A detailed sketch of the full theorem of Pythagoras (that matrix version). Part 2 of 2.

The reason I name these two posts a sketch of (a proof) of the full theorem of Pythagoras is that I want to leave out all the hardcore technical details. After all it should be a bit readable and this is not a hardcore technical report or so. Beside this, making those extra matrix columns until you have a square matrix is so simple to understand: It is just not possible this method does not return the volume of those parallelepiped.
I added four more pictures to this sketch, that should cover more or less what I skipped in the previous post. For example we start with a non-square matrix A, turn it into a square matrix M and this matrix M always has a non-negative determinant. But in many introductionary courses on linear algebra you are thought that if you swap two columns in a matrix, the determinant changes sign. So why does this not happen here? Well if you swap two columns in the parallelepiped A, the newly added columns to make it a square matrix change too. So the determinant always keeps on returning the positive value of the volume of any parallelepiped A. (I never mentioned that all columns of A must be lineary independent, but that is logical we only look at stuff with a non-zero volume.)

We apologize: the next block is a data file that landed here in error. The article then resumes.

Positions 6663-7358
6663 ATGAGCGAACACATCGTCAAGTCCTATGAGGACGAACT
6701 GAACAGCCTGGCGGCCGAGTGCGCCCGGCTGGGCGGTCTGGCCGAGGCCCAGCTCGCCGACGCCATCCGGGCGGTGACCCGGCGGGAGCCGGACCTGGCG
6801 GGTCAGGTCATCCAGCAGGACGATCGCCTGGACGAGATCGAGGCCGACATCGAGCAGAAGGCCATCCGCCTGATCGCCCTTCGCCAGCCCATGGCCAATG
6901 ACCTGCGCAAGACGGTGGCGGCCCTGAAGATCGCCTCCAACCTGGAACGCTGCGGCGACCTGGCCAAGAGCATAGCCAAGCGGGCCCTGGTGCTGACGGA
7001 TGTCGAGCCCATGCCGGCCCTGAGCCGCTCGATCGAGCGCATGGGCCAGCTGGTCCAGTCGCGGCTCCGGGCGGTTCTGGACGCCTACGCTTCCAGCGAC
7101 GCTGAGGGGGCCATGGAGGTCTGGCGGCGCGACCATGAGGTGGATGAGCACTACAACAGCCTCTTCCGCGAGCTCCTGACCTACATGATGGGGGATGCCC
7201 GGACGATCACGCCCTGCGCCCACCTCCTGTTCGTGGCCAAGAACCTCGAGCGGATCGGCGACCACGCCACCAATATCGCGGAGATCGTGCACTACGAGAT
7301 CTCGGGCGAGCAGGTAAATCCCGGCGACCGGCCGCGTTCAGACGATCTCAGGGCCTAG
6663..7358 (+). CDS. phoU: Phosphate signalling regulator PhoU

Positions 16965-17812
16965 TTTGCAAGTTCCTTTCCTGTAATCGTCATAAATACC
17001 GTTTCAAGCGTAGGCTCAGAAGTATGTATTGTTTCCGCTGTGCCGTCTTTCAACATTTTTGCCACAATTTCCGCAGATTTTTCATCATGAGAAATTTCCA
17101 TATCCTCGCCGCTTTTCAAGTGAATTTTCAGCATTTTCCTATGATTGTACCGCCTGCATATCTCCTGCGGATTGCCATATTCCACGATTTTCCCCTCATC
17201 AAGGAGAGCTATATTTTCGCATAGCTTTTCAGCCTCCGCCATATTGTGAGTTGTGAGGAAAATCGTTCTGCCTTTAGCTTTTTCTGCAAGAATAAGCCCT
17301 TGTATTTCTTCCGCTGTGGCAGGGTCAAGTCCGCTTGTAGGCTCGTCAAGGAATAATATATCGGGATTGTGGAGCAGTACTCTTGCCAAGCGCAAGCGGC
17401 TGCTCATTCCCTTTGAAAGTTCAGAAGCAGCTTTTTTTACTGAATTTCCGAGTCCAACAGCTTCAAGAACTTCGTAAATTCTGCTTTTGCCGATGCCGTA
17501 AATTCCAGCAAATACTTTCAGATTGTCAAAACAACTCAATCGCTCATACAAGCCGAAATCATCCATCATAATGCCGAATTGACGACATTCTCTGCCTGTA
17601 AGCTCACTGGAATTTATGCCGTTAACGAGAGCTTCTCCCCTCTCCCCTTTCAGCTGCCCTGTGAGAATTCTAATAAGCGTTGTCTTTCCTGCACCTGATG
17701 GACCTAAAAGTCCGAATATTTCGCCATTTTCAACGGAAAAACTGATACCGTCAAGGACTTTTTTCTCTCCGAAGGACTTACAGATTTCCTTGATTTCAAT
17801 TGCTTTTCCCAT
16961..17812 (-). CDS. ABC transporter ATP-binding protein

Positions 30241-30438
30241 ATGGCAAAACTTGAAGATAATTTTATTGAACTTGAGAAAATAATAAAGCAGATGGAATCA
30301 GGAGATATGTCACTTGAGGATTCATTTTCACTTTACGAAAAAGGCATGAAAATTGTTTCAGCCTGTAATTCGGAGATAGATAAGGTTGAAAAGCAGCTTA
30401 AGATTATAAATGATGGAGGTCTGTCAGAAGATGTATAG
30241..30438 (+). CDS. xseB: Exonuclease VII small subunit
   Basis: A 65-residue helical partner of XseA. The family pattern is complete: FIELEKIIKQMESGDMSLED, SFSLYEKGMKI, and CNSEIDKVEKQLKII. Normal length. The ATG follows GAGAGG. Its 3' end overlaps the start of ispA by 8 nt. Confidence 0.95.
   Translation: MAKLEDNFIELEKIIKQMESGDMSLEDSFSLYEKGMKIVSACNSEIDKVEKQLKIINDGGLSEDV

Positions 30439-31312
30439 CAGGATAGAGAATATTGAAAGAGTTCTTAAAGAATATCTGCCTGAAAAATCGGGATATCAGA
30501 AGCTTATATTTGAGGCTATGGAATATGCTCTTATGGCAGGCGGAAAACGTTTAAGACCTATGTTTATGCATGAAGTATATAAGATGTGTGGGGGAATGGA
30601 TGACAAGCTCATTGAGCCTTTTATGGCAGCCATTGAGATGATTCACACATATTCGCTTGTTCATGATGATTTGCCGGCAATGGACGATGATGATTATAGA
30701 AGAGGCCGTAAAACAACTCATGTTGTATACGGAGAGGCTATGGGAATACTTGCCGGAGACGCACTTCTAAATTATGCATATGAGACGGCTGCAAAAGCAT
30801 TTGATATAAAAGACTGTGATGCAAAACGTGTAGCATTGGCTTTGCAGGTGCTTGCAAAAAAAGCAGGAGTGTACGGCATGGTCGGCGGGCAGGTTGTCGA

Just an hour ago I found another pdf on the Pythagoras stuff and the author Melvin Fitting has also found the extension of the cross product to higher dimensions. At the end of this post you can view his pdf.

Now what all these proof of the diverse versions of Pythagorean theorems have in common is that you have some object, say a simplex or a parallelepiped, these proof always need the technical details that come with such an object. But a few posts back when I wrote on it for the first time I remarked that those projections of a parallelogram in 3D space always make it shrink by a constant factor. See the post ‘Is this the most simple proof ever?’ for the details. And there it simply worked for all objects you have as long as they are flat. May be in a next post we will work that out for the matrix version of the Pythagoras stuff.

Ok, four more pictures as a supplement to the first part. I am to lazy to repair it but this is picture number 8 and not number 12: